Far be it from the EPA to admit it was wrong — but late last week, it subtly withdrew from a once-flashy investigation regarding whether hydraulic fracturing contaminated groundwater in the tiny town of Pavillion, Wyo. Never has backpedaling been such an effective form of transportation.
In December 2011, the EPA released a draft report of a study it conducted in Wyoming, eliciting a furor of media attention. The New York Times reported that “chemicals used to hydraulically fracture rocks in drilling for natural gas in a remote valley in central Wyoming are the likely cause of contaminated local water supplies, federal regulators said.” The Financial Times ran a story headlined “EPA blames fracking for Wyoming pollution.” National Public Radio announced that “for the first time, federal environmental regulators have made a direct link between the controversial drilling practice known as hydraulic fracturing and groundwater contamination.” And the Salt Lake Tribune ran an editorial subtitled “EPA report shows water poisoned.”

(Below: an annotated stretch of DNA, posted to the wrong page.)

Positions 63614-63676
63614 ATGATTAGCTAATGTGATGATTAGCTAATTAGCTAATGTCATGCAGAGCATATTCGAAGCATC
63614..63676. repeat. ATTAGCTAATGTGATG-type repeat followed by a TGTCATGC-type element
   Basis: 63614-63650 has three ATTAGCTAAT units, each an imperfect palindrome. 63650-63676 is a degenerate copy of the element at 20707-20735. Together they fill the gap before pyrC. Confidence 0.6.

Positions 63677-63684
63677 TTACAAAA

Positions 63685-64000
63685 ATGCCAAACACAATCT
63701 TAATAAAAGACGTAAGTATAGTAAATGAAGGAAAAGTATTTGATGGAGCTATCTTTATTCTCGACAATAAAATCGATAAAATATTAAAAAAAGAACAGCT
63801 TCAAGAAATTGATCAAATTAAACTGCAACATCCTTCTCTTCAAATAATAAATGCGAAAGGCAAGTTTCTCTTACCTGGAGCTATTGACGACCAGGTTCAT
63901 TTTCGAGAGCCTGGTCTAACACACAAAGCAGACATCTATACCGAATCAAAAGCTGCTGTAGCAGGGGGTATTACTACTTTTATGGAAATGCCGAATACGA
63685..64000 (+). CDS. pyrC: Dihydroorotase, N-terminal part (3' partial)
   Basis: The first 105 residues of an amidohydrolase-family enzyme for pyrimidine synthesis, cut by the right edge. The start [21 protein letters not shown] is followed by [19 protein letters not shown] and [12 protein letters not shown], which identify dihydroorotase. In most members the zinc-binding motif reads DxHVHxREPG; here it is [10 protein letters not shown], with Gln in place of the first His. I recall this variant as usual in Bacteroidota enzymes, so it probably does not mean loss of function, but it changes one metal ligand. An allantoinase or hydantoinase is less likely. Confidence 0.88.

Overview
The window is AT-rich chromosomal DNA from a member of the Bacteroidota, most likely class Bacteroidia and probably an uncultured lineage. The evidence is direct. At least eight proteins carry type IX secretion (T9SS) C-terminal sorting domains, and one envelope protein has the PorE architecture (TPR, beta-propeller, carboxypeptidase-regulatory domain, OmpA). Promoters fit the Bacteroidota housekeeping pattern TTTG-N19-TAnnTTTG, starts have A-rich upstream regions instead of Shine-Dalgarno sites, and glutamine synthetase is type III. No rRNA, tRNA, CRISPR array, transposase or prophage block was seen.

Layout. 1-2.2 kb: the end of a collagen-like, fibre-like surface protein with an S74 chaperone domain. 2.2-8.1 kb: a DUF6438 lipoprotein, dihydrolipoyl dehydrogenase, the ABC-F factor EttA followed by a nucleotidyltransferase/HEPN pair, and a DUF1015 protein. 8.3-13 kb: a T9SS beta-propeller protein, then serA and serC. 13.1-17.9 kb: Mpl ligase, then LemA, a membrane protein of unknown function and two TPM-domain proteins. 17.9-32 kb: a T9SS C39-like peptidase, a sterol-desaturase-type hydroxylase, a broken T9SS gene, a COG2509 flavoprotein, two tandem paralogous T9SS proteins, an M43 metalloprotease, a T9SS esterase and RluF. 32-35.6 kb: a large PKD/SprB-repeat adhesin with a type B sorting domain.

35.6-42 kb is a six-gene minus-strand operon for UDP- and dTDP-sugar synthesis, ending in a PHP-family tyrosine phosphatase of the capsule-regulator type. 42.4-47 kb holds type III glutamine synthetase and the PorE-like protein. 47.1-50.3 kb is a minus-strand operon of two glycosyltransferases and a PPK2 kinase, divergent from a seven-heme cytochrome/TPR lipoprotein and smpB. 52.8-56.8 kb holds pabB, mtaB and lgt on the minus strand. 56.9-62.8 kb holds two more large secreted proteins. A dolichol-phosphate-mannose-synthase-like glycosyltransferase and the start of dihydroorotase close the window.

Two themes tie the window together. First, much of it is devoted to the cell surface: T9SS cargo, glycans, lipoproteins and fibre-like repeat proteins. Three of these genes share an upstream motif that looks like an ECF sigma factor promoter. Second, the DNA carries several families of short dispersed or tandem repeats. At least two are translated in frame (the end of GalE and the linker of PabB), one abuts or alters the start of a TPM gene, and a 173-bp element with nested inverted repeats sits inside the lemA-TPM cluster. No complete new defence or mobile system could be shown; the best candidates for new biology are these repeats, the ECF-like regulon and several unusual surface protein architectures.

In reality, the study conclusively proved no such thing. The research was fundamentally flawed, with the conclusion being derived less from science than from politics.
For starters, the EPA’s study was released in preliminary form, and it was never peer-reviewed. In fact, the EPA went out of its way to ensure that Wyoming’s governor and state agencies didn’t have a chance to look it over before it became publicly available. And when the study was released, the Wyoming Department of Environmental Quality and the Wyoming Bureau of Land Management both expressed significant concerns about the EPA’s conclusions.
Had professional scientists had a chance to review the EPA’s preliminary study before it hit the headlines, they doubtless would have complained that only four samples were examined — not nearly enough to be scientifically definitive.
Lewis, I'm not at all surprised. Why burden anyone with the facts, especially when "the political science" can be used like a club to stop most anything of economic/market value? The only question that this escapade triggers in my mind is how many other examples are there where EPA political science trumped EPA measurement science?